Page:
Some people believe ladybugs, or more accurately Lady Beetles, bring good luck. And with good reason. These little insects munch all the pests that eat your plants and spoil your beautiful garden.
That said, many farmers use ladybugs to naturally control pests. Here are 13 things these critters love to eat and 5 they don’t.
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Aphids, also called Blackfly or Greenfly, are small bugs that eat plant sap. They are one of the worst pests as they reproduce rapidly. Aphids can even create live young without mating.
The good news is that aphids are a ladybug’s favorite meal. A full-grown Lady Beetle will eat up to 50 aphids a day. In the larvae stage, they will eat half that. The University of Kentucky found that ladybugs eat almost 5,000 aphids in their entire one-year lifetime.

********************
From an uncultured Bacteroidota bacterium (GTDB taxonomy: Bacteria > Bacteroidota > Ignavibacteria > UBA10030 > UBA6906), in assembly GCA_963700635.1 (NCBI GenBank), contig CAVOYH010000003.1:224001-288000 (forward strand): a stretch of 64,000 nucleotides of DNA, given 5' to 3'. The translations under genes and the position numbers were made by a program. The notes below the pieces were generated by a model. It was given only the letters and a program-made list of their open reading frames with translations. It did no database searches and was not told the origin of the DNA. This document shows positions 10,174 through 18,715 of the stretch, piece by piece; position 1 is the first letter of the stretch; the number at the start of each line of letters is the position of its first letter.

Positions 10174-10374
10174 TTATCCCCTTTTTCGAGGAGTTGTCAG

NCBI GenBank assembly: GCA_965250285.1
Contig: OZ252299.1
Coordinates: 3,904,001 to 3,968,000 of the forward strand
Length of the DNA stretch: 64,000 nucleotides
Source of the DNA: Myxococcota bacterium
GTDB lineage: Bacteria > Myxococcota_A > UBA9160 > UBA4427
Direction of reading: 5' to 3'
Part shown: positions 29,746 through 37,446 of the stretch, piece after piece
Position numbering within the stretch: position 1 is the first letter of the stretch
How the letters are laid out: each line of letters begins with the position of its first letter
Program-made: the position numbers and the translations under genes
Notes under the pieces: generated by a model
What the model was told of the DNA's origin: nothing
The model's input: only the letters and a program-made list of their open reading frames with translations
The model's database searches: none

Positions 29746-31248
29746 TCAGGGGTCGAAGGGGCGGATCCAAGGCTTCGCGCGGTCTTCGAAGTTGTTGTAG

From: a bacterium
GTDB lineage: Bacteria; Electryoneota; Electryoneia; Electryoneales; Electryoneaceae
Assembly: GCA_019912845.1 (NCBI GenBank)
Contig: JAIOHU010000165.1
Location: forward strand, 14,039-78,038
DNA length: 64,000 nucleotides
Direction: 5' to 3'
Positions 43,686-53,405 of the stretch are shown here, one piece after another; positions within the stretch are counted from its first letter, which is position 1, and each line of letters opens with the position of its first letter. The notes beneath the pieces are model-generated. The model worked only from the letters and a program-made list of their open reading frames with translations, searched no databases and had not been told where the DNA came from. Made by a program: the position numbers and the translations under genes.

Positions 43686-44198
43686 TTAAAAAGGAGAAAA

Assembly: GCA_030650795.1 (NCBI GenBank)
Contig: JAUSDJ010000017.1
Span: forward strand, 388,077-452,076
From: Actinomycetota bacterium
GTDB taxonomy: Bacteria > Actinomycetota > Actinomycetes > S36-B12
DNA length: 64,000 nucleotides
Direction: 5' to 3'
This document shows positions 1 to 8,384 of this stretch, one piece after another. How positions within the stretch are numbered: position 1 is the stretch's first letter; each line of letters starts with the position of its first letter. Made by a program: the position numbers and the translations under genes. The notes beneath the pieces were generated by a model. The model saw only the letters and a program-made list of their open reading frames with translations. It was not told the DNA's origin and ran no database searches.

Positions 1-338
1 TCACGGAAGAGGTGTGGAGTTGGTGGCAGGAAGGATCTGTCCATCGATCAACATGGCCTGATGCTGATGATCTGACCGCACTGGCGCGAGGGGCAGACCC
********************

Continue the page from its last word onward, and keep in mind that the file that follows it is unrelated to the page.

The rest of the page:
2. Fruit Flies
Fruit flies can be a real pest if left to breed. Females can lay about 500 eggs at a time. Fruit flies love fermenting fruits and vegetables.
Fruit flies don’t live for long but can start breeding from as early as the second day of their adult life. That’s where ladybugs come in handy. They love eating fruit flies and their eggs.
You can rest easy with a few ladybugs keeping your garden pest-free.
Mealybugs look like tiny aliens. They have a scale-like exterior and long spindly legs. Mealybugs will eat the delicious nectar and sap of indoor and outdoor plants.
Much like mosquitoes, Mealybugs transmit various diseases to your plants as they eat and travel. Ladybugs love eating these pests, so they can help you reduce the risk of an infestation.